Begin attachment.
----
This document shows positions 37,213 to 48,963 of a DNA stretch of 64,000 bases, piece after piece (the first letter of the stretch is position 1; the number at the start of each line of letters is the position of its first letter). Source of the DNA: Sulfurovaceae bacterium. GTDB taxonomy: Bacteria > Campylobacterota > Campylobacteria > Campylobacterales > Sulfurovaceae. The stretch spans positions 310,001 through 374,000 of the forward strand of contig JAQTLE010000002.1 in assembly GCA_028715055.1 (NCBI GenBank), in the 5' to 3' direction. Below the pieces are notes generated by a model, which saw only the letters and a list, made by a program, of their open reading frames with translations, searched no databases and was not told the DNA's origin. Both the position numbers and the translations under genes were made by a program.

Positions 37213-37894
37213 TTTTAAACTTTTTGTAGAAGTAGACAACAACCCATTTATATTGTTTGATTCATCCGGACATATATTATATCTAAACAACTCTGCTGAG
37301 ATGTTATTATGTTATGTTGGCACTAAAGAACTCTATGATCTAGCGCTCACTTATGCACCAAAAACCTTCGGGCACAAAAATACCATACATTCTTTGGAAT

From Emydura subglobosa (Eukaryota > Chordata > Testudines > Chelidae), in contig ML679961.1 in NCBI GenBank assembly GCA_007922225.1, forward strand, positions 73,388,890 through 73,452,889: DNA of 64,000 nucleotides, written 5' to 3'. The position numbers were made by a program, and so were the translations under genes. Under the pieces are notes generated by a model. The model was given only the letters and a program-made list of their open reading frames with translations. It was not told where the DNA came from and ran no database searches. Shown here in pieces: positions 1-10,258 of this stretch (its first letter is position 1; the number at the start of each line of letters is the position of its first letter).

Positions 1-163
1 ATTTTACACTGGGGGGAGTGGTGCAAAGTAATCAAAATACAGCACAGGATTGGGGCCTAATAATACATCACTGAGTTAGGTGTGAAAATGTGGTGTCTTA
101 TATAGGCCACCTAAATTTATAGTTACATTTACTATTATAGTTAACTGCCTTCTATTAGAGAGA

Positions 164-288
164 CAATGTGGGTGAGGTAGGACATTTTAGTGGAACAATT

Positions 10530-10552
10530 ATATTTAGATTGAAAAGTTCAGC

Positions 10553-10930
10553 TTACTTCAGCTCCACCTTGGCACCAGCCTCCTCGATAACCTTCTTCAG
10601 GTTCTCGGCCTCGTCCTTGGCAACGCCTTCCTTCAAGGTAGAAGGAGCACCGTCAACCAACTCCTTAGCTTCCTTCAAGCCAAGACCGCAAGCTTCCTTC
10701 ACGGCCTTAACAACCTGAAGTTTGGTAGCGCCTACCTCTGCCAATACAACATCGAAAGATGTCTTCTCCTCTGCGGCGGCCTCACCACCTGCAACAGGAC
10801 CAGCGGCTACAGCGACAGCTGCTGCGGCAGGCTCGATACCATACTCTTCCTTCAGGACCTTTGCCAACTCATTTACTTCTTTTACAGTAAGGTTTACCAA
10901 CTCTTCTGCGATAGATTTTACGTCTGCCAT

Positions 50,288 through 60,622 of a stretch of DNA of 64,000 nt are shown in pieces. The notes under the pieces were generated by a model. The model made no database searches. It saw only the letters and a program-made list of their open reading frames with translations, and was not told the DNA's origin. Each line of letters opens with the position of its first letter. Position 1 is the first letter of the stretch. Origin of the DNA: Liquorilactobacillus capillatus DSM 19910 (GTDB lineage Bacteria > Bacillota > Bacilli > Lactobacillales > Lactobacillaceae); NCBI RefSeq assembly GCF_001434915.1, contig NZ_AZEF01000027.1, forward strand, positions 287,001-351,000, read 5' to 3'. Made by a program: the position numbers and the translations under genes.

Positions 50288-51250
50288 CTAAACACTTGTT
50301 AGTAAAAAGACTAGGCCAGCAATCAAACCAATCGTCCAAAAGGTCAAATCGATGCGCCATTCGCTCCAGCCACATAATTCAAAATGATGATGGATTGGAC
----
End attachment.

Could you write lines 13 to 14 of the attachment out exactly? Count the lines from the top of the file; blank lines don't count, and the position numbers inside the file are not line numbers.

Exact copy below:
Positions 10553-10930
10553 TTACTTCAGCTCCACCTTGGCACCAGCCTCCTCGATAACCTTCTTCAG